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Google: Governments Hungrier Than Ever For People’s Private Data

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Transparency Report shows another jump in requests for Google account user information

Google has released another one of its Transparency Reports, revealing yet another rise in government attempts to access citizens’ private data.

The tech giant received 21,389 requests for private data of 33,634 users between July and December 2012. That’s up from 20,938 in the first half of 2012 and 18,257 in the second half of 2011. User data requests of all kinds have increased by over 70 percent since 2009.

In the UK the number of government requests for users’ private data increased only slightly to 1,458 between July and December 2012, up from 1,455 in the same period in 2011.

Google may have also handed over more data to UK government bodies, as 70 percent of the requests were fully or partially complied during the second half of last year, up from 64 percent in the same period from 2011.

Google transparency shows privacy problems

Countries in the European Union made 7,254 requests for data from 9,240 users or accounts during the same period, averaging over 1,200 requests a month. That’s a 100 percent increase over the past three years.

Worldwide, Google has managed to stop giving out as much information as it did. In the second half of 2009 it complied (fully or partially) with 76 percent of data requests compared to 66 percent in the most recent count.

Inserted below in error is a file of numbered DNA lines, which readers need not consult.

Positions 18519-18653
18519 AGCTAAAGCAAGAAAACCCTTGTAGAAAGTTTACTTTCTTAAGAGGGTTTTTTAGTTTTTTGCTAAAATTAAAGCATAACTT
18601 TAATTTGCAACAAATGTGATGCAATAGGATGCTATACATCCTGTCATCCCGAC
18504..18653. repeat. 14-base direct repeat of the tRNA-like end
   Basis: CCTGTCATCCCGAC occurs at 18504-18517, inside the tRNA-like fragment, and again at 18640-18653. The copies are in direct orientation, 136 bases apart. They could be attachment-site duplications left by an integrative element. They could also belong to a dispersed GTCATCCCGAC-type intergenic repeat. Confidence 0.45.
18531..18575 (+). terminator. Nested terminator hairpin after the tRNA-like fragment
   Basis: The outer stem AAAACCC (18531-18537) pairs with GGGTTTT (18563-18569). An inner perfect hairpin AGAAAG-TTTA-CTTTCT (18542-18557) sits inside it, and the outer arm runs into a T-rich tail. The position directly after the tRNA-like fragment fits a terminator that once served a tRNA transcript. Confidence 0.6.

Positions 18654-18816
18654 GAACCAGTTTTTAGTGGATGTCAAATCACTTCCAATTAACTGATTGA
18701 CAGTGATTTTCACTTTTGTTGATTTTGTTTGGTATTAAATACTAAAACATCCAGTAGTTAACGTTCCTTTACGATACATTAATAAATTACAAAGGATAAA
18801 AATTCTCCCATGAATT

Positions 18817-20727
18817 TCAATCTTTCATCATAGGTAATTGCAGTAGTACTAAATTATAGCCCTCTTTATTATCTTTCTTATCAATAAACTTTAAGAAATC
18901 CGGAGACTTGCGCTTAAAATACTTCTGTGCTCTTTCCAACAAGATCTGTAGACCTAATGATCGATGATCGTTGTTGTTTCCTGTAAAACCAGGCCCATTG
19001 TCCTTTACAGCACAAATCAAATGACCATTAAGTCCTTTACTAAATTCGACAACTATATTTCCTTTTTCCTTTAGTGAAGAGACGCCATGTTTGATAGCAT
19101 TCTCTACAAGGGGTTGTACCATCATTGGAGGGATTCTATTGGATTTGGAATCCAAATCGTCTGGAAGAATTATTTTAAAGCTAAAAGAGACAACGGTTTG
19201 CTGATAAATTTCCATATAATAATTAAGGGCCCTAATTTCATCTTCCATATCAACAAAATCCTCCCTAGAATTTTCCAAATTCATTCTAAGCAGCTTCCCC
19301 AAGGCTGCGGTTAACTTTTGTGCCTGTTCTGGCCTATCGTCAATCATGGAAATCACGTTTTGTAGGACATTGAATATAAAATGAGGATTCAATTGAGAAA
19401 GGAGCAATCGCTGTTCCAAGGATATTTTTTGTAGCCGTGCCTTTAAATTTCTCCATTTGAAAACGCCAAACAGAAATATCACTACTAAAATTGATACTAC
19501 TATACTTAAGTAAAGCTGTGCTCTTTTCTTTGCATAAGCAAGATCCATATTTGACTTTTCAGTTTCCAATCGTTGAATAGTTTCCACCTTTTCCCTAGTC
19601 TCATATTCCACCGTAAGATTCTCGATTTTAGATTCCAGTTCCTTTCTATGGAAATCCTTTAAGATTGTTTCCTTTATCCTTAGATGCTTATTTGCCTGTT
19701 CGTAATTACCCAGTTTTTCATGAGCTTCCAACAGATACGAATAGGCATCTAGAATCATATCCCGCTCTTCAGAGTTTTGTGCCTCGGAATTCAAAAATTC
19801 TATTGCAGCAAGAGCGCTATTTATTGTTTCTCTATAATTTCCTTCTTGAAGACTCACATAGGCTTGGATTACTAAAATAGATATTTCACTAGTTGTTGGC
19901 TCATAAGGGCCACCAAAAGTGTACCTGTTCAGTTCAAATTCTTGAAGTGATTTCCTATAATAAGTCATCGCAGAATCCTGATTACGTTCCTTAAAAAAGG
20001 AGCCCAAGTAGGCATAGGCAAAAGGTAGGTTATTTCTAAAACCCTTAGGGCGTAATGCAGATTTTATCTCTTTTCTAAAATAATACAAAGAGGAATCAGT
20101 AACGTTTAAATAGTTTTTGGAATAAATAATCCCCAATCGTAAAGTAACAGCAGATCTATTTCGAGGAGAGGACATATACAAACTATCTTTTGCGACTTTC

Privacy campaigners remain outraged at the level of government data grabbing. “Governments must stop treating the user data held by corporations as a treasure trove of information they can mine whenever they please, with little or no judicial authorisation,” said Carly Nyst, Privacy International’s head of international advocacy.

“The alarming statistics in this latest Transparency Report serve as a reminder of the need for stronger national and regional privacy protections in relation to online communications.

“To this end, Privacy International, together with a coalition of organisations including the Electronic Frontier Foundation, will soon be publishing a set of International Principles on Communications Surveillance and Human Rights.”

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